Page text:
This past Sunday I woke up to four joyful visitors at my bedside. With beaming faces my husband and kids offered a tray brimming with scrambled eggs, toast, and orange juice while eager hands pushed Mothers’ Day cards and projects in eager expressions of love. This was the day! It had finally come—the time to show Mommy all the treasures we have kept under wraps all these weeks. I happily read cards and admired school projects made with loving hands. I felt treasured, loved, and appreciated. But then came the big reveal—a gift my daughters had been working on for some time.
My girls know that I want to get a dog. They know I’ve wanted a dog for a long time, though the time has not been right for our family, and so they have seen me wait patiently, and sometimes longingly and tearfully, for the time to be right. They know that last year on Fathers’ Day our family adopted a kitten, our family’s first four-legged pet, and so I had proposed that Mothers’ Day would be a great day to adopt a puppy. And I think they know that this very moment is probably still not quite the right time. So they took matters into their own hands.
They made me Daisy.
A motley puppy pulled together with fabric bits and string, hair clips and wooden scraps—my girls fashioned a puppy out of old kitchen towels, newspaper, and an infinite measure of love.
I looked at Daisy and my heart literally didn’t know what to do. I was spellbound, humbled, grateful, and proud. My girls couldn’t go to the Humane Society and pick out a puppy for me, so they did what was within their power to make my dream a reality. They made her a collar with a nameplate on it because they know I dream of having a Great Dane named Daisy. This Daisy is perhaps one of the most thoughtful gifts I have ever received.
I’ve been pondering Daisy for a couple days now. Each time I go into my bedroom and see her tail poking up in the air in a ready-to-pounce puppy pose I realize that she means so much more to me than simply a sweet gesture from my girls recognizing my desire for a dog. She is a symbol for me of hope deferred. And more than that, she is a reminder of the responsibility I have as a mother to show my kids how to handle deferred hopes as a matter of course in life.
If it were up to me, we would have a dog by now, no question. But it’s not always up to me. Isn’t that just the way of it? And I realize that what I do with my disappointment, what I do with my waiting time, what I do when I don’t get what I want when I want it—all of those things will teach my kids what they ought to do when life tells them to wait. How often am I telling them they won’t always get what they want just because they want it? This is my chance to let them see if I follow my own counsel and wait with patience, and gratitude. I think my kids would like a dog too, but I find myself weighing my words carefully when the conversation takes on the edge of complaining or griping. Yes, we want a puppy, but God knows when the time is right, and if we ask He will prepare us with the patience and grace to wait without grumbling.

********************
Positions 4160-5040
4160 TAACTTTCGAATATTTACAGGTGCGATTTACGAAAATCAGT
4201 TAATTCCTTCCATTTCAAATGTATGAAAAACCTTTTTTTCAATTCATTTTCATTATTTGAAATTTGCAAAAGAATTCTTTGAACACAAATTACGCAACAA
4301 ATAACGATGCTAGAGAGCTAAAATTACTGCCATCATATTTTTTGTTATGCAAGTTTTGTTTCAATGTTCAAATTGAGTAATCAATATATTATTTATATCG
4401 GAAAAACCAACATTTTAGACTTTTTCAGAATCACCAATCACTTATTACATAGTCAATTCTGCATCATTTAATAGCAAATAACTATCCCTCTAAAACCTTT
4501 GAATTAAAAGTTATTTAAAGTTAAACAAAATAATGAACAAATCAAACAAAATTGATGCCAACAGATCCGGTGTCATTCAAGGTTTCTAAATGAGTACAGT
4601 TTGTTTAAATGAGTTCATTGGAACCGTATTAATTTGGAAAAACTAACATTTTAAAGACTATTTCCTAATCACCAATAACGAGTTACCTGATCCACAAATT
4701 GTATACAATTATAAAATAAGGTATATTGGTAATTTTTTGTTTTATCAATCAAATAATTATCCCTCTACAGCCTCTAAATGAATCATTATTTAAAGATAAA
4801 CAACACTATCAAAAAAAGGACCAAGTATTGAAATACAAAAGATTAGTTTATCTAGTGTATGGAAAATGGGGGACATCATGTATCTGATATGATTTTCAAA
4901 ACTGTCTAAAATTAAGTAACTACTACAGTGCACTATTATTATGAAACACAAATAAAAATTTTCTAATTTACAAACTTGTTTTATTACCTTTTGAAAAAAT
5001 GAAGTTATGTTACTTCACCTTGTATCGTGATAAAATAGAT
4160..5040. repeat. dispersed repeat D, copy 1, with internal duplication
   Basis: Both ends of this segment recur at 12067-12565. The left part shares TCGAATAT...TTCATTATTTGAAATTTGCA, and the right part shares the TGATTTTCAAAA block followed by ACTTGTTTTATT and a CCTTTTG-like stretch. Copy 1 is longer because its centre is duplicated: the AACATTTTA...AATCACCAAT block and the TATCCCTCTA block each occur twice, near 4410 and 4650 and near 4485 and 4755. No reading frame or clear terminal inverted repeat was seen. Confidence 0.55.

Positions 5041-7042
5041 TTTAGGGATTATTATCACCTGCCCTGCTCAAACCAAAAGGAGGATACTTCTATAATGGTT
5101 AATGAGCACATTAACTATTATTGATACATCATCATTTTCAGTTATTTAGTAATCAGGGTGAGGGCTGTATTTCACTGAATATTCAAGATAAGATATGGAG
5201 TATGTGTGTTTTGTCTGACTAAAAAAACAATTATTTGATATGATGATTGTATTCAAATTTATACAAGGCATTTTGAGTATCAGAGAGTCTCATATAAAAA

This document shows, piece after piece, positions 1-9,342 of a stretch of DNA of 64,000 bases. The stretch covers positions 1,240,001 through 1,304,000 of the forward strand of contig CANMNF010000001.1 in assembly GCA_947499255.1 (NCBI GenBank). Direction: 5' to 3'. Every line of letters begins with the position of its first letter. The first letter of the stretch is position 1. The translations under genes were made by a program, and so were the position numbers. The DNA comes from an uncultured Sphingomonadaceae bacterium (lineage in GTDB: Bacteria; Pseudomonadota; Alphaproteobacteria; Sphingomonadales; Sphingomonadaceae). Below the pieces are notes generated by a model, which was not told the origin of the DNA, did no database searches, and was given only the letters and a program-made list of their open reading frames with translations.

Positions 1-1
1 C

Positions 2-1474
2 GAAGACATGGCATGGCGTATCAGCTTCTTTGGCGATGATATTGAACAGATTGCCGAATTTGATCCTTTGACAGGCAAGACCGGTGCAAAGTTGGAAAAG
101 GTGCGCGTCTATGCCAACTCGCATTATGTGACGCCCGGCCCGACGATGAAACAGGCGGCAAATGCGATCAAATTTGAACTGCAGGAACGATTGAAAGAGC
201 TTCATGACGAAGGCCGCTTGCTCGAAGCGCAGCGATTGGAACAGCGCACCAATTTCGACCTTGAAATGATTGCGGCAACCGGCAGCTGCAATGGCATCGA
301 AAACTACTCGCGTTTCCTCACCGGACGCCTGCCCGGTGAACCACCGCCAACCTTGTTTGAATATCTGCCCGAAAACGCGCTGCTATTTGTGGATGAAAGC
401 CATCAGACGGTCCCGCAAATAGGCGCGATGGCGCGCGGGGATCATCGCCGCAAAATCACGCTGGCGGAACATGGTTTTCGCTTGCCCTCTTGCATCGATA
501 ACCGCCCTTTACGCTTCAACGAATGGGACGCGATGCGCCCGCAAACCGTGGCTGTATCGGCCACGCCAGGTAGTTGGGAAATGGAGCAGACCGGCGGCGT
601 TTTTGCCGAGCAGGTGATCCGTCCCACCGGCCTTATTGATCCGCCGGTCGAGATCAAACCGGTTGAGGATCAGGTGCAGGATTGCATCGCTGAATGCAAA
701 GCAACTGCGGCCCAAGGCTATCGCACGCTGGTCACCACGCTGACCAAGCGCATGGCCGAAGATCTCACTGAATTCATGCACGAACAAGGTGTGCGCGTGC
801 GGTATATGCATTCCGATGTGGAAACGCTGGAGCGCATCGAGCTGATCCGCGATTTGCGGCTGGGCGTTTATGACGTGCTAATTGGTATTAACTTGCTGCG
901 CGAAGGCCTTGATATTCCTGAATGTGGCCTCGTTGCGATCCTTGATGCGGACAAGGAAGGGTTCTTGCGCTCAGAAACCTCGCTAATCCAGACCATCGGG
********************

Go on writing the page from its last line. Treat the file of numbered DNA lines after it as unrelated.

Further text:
Daisy is a reminder to me to weigh my words and check that a I adopt an attitude of thanksgiving, not discontent. Proverbs 13:12 tells us that “hope deferred makes the heart sick, but a longing fulfilled is a tree of life.” I don’t claim to really know what that means. It’s easy for me to think yeah, I can relate to that. Sometimes this waiting game makes my heart feel sick and weary. But I kind of think there’s a whole lot more to hoping than the temporal desires of the heart. Because so often when scripture speaks of hope, it is a hope in the Lord that cannot be swayed by mere circumstance: “I wait for the Lord, my whole being waits, and in his word I put my hope” (Psalm 130:5). Paul says we have hope stored up for us in heaven (Colossians 1:5) and that we strive in our faith “because we have put our hope in the living God” (1 Timothy 4:10). We can understand hope in many contexts, but as I think of hope, and hope deferred, what often comes into focus for me is not so much what I ultimately hope for, but what I do with the waiting that matters. As I live in this moment of not having what I hope for, the example I provide for my kids matters far more than my delayed gratification. What legacy am I leaving when it comes to desires unmet? Will I walk in grace even as my heart aches within me? Will I model the humble patience I so often encourage in them?
I did get a puppy this Mothers’ Day. Her name is Daisy. One thing that makes her special is that even as her presence symbolizes a hope long deferred, she also renews hope within me that my desires will be met in some form or fashion as the Lord sees fit. I am grateful for the gift.